Between the Covers

A weekly show featuring interviews with locally and nationally known authors of both fiction and non-fiction.

Episode Archive

Between the Covers on 06/03/10

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Between the Covers
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Thu, 06/03/2010 - 11:00am - 11:30am
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Zach Dundas on ""The Renegade Sportsman"

Allison Milionis speaks with Zach Dundas, a Portland freelance journalist. He worked as a reporter at the Missoula Independent and the Willamette Week. He has written for Good Magazine, the Associated Press, Maxim, Metropolis, Portland Monthly and a strange and mismatched variety of other publications.

They'll discuss his first book, "The Renegade Sportsman," which explores America’s DIY sports revolution.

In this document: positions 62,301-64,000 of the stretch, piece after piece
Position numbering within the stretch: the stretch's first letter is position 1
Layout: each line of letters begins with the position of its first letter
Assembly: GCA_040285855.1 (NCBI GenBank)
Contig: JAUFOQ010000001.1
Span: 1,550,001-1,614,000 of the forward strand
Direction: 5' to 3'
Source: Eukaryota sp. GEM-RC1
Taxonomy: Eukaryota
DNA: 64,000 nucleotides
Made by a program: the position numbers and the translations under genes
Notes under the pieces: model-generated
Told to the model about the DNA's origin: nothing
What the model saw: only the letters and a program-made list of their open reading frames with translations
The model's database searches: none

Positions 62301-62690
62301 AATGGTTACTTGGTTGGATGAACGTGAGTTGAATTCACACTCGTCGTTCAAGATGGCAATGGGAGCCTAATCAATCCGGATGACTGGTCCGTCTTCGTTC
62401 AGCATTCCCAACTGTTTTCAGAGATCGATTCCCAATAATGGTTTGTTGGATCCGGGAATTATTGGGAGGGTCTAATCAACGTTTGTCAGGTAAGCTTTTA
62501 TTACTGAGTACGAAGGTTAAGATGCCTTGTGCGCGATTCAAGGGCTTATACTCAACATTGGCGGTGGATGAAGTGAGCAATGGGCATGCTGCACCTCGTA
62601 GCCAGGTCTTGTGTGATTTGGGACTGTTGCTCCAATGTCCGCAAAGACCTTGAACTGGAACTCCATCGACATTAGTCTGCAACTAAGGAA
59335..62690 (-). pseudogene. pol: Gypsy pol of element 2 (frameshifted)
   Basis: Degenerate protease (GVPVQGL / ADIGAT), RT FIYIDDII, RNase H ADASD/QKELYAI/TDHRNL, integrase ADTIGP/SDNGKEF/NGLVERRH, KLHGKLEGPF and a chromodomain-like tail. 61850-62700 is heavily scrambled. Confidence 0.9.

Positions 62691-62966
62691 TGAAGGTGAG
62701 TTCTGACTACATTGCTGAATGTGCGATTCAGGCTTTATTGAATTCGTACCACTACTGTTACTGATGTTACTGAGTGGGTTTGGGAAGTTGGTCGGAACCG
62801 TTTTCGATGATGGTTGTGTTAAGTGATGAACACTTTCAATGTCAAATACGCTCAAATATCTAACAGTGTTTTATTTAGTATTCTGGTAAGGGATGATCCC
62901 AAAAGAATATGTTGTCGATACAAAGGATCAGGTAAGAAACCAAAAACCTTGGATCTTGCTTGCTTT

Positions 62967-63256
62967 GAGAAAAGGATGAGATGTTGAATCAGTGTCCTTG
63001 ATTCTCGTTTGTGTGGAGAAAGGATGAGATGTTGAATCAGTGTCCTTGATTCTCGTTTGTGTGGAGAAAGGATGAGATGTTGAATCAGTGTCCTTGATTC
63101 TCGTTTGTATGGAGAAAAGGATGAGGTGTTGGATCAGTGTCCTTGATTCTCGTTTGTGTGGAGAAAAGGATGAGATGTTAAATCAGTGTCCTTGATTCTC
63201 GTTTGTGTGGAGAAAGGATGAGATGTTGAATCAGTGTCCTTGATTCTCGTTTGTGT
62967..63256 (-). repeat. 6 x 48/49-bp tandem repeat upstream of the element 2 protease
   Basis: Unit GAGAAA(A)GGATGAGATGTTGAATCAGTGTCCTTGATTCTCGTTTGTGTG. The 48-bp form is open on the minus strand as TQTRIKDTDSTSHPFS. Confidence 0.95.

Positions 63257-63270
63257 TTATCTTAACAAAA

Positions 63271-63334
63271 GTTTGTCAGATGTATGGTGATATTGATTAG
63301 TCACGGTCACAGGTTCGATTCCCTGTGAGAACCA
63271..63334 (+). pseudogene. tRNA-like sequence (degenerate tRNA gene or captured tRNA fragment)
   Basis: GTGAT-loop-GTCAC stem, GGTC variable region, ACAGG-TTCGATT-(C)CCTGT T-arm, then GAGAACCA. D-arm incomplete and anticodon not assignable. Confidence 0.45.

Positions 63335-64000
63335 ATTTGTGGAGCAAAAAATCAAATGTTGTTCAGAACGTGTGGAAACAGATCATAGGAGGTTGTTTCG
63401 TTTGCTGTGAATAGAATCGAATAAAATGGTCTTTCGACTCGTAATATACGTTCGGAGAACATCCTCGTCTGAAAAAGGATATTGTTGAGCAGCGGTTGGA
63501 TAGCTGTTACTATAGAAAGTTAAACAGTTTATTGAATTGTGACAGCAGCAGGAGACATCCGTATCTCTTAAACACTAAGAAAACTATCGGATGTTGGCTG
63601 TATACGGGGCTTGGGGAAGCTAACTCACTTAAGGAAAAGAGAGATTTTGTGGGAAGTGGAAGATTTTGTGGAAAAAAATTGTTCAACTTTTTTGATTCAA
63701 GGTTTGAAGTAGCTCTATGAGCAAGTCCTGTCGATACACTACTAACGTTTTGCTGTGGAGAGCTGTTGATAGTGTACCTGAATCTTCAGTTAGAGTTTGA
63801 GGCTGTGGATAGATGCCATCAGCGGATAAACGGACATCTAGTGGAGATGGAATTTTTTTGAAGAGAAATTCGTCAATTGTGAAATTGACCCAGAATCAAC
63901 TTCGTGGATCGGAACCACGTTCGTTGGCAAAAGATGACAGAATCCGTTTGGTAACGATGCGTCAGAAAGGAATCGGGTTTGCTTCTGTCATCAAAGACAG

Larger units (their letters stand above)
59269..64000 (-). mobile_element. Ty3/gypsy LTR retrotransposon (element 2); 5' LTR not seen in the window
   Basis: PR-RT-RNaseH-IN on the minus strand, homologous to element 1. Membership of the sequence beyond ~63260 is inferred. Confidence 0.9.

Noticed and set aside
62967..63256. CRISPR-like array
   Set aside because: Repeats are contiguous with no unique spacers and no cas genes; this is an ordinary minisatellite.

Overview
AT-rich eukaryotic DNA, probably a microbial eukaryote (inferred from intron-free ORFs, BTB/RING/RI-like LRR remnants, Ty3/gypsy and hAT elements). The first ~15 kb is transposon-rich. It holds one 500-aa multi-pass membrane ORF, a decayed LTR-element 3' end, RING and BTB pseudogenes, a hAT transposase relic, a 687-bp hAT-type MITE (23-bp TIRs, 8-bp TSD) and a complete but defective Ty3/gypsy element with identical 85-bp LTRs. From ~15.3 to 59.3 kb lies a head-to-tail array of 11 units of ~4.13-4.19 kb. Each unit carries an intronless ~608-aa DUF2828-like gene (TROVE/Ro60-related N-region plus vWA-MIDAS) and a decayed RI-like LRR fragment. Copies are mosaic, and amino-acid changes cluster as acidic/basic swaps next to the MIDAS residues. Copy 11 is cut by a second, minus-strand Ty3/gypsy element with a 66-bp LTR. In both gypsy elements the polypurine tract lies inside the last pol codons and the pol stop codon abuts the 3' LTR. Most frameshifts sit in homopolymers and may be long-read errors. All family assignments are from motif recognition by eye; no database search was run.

Between the Covers on 05/27/10

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Between the Covers
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Thu, 05/27/2010 - 11:00am - 11:30am
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Glen David Gold on his new novel "Sunnyside"

Host Ed Goldberg interviews Glen David Gold, author of "Sunnyside," a historical novel set during World War I. It features Charlie Chaplin and Rin Tin Tin.

Glen David Gold is the author of the best seller Carter Beats the Devil.

Between the Covers on 05/20/10

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Between the Covers
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Thu, 05/20/2010 - 11:00am - 11:30am
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POINT DUME, a timely tale of pot farms, surf culture and risk

Katie Arnoldi, bestselling author of Chemical Pink and The Wentworths, talks about her latest novel, POINT DUME, a timely tale of pot farms, surf culture and risk.

Between the Covers on 05/13/10

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Between the Covers
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Thu, 05/13/2010 - 11:00am - 11:30am
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The History of the Beat Generation